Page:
George Hawkins, the senior partner in Cusimano's firm, also was very good friends with the architects of plaintiff's law in Alabama: Francis Hare, Howell Heflin, Truman Hobbs, Alex Newton, Roscoe Hogan, and Frank Tipler, to name a few, and Cusimano as a young lawyer got a chance to work with them.

"I got to work with the legends and it didn't take me long to know what I wanted to do," he said.

Cusimano became involved in the then-Alabama Trial Lawyers Association and served as an officer and president during some of the association's most politically challenging years. He was president elect in 1984, when the association passed a bill to raise minimum limits---the only bill the association has passed in 23 years until this past legislative session.  He was president in 1985 during the seemingly never-ending battles over co-employee lawsuits.

Cusimano said the victories in those early years began to level the playing field for consumers but, much like a double-edged sword, also raised the ire of the business community, in Alabama and across the country.

"Once the law began to change and started moving toward a level playing field for plaintiffs and the awards became more than just a gnat on the backs of corporate wrongdoers, they started to push back," Cusimano said. "We suffered from our own successes, and the successes of our clients, and we became irritants."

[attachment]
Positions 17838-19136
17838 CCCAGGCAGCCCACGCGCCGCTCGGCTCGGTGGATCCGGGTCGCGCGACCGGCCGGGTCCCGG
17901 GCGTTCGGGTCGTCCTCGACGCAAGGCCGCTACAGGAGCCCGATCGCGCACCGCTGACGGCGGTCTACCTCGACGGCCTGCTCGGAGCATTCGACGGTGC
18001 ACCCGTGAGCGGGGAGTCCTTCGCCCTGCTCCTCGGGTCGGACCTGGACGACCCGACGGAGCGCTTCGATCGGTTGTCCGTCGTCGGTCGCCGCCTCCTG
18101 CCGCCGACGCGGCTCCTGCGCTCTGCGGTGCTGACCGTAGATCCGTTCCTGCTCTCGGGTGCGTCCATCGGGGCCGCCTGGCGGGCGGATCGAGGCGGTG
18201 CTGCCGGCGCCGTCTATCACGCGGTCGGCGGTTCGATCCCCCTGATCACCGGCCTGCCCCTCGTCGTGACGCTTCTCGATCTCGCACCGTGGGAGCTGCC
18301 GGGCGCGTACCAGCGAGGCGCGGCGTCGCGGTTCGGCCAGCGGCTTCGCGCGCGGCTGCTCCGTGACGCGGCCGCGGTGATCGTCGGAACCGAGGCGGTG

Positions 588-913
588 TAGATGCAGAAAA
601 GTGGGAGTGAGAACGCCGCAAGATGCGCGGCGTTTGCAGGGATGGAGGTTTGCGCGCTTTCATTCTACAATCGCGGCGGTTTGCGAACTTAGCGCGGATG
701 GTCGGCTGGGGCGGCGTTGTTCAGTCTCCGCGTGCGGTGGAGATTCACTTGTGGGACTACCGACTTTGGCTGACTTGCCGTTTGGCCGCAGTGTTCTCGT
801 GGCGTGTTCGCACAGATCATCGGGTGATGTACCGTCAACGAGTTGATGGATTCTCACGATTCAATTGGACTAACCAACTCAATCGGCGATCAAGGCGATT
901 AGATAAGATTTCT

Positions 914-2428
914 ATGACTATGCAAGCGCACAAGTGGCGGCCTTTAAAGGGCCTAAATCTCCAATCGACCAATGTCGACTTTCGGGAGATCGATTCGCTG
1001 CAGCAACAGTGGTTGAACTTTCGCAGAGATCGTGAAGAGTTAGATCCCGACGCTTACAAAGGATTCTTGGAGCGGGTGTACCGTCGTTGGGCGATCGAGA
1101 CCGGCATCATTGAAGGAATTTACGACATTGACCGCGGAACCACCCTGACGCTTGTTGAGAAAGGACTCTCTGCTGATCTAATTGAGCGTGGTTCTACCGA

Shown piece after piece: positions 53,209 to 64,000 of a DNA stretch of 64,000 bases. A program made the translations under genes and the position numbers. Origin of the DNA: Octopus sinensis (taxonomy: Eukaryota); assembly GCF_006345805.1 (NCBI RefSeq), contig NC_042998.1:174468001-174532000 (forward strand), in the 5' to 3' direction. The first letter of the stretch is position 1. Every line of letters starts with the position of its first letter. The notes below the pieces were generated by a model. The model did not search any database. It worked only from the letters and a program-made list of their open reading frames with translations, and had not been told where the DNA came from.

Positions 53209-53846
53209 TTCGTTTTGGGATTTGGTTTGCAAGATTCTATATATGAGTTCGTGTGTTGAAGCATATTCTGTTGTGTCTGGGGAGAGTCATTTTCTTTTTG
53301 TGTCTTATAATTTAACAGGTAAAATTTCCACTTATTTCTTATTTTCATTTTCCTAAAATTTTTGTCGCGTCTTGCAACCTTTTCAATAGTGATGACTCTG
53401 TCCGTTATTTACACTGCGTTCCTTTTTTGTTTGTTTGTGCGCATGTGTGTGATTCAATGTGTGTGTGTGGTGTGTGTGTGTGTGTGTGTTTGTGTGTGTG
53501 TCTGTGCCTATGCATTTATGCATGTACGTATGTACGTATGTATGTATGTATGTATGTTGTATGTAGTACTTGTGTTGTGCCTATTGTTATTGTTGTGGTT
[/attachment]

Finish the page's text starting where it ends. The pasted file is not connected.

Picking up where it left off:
After decades of practicing law, Cusimano partially has turned his focus to a new endeavor, "Winning Works," a trial consulting firm, where he uses the tools of his trade to help other lawyers prepare for trial, facilitate focus groups, strike juries and provide general education on trials and juries.

"When we used to try 10 or 20 different cases a year we were doing focus groups in reality all year long," Cusimano said. "Now, only a few cases go to trial and it takes a different kind of preparation."

Cusimano says he misses the "exhilaration and thrill" of trying cases all the time, but he also sleeps better.

"In my first big case as a consultant I was in the shower the morning the trial started and I was wishing that I was going to be making the opening statement," Cusimano said. "Then it dawned on me that I had slept like a baby the night before."

"In the final preparation for a case you have a lot of anxiety and stress, and that works on you after a while," Cusimano said. "As a lawyer you are representing a family that is depending on you, and you are under pressure to win and do justice for them much more than when you are working as a consultant."

Working as a consultant also allows Cusimano and his wife, Alice, an opportunity to travel, which they both enjoy. He also has more time to spend with his 11 grandchildren, go boating, play in the sand and waves at the beach, play golf, and read.

The Alabama State Bar Association just awarded Cusimano its Walter P. Guin Award for his contributions to legal education, an award that he is "very, very proud of." In addition, to his legal and consulting work, Cusimano also has remained active in the National AAJ and Alabama's ALAJ.

Cusimano says he has remained involved because being a lawyer to him is still a "calling and a passion."

"It goes back to the experience my family had, and that had a greater affect on me than I realized," Cusimano said. "I don't think anything is over until it is right and we don't have it right yet."

For continuing to try and make things right ---with or without his trademark beard ----Cusimano is a true ALAJ "Champion of Justice."